Capital gains tax is paid on the profits of the sale of most assets, but there are exemptions. Our guide will explain the details, especially relating to property.
Capital gains tax is the tax paid on the profit made from the sale of an asset when compared to the price it was purchased for. When it comes to property, capital gains tax (CGT) typically doesn’t apply to your main place of residence but will apply to second homes and rental properties.
CGT will need to be paid on any assets that have been sold for a substantial profit. This may include
While CGT is paid on most capital gains, it is not paid on all of them. As well as your main residence, the following assets are exempt from CGT:
As previously stated, CGT will generally only apply to the sale of properties other than your main home, unless your home is part leased or used for commercial purposes.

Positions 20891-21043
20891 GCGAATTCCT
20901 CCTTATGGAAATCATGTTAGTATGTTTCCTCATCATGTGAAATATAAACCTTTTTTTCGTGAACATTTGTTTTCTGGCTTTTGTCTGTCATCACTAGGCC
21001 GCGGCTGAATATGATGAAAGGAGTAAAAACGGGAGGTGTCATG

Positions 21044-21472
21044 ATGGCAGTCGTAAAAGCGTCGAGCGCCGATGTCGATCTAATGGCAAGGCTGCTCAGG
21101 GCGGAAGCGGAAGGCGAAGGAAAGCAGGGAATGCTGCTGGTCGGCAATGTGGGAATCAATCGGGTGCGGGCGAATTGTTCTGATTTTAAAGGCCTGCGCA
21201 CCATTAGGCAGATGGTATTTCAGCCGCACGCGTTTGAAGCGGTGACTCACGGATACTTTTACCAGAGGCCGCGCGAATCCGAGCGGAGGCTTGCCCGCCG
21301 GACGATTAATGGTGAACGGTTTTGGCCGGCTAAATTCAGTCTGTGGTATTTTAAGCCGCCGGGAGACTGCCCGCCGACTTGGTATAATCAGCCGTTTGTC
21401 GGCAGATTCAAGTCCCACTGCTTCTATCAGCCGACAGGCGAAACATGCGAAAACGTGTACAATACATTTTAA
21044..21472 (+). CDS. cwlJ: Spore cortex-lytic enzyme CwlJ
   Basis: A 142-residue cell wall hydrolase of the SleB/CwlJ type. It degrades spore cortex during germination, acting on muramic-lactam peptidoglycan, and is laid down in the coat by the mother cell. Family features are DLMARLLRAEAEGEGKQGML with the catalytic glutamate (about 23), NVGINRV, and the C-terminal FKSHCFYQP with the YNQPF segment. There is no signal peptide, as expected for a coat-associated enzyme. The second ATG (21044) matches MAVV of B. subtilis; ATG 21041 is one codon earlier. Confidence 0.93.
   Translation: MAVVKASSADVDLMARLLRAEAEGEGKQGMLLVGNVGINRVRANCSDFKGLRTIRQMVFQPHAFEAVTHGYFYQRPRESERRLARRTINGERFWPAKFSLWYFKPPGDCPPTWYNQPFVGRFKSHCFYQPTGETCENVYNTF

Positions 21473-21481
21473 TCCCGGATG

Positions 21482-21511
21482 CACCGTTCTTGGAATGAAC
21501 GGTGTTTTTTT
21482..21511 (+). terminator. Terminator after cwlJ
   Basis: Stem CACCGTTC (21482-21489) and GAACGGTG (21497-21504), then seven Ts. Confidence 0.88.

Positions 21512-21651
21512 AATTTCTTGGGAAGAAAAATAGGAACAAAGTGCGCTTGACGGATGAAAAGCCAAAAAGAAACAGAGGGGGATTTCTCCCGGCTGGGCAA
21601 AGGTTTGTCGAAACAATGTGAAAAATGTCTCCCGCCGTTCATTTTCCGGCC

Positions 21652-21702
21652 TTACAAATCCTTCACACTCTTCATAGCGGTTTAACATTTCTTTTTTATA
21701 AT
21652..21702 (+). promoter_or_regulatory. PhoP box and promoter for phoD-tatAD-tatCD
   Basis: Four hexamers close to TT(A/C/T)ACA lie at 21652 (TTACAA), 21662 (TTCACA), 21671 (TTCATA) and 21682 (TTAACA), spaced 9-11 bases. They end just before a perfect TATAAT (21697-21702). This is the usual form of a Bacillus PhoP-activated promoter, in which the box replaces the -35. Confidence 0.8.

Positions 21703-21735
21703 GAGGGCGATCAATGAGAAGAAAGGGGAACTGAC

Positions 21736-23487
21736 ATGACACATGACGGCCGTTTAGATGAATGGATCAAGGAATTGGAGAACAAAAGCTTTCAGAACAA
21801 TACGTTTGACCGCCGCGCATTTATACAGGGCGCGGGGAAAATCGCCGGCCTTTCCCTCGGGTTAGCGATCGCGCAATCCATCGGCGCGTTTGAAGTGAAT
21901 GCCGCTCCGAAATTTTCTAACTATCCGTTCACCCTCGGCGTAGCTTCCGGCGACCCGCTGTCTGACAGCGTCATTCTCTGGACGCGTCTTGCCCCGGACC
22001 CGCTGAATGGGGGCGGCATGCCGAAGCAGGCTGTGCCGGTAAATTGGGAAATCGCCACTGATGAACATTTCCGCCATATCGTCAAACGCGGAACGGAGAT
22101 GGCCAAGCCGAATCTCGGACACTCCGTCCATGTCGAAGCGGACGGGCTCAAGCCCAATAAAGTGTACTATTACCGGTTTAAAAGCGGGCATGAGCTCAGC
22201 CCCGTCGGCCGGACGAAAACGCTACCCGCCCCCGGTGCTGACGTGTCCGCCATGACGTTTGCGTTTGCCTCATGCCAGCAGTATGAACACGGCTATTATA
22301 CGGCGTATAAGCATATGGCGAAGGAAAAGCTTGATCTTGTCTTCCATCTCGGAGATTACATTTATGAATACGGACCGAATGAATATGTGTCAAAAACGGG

In the UK, the basic-rate of CGT on assets other than property is 10%, with the higher-rate being 20%. However, with property, CGT rates are higher:
It’s important to remember that any capital gains you make will be included when calculating your tax status for the year, which may affect your tax bracket.
All taxpayers have an annual CGT allowance, which means you can earn a certain amount of profit without paying tax on it. In 2018/19, you will not pay tax on capital gains of up to £11,700, while couples that share assets can combine this allowance to get a maximum potential tax-free allowance of £23,400.
For further information about capital gains tax and to find out exactly how much you will pay on the sale of your assets, visit the government’s capital gains tax page.
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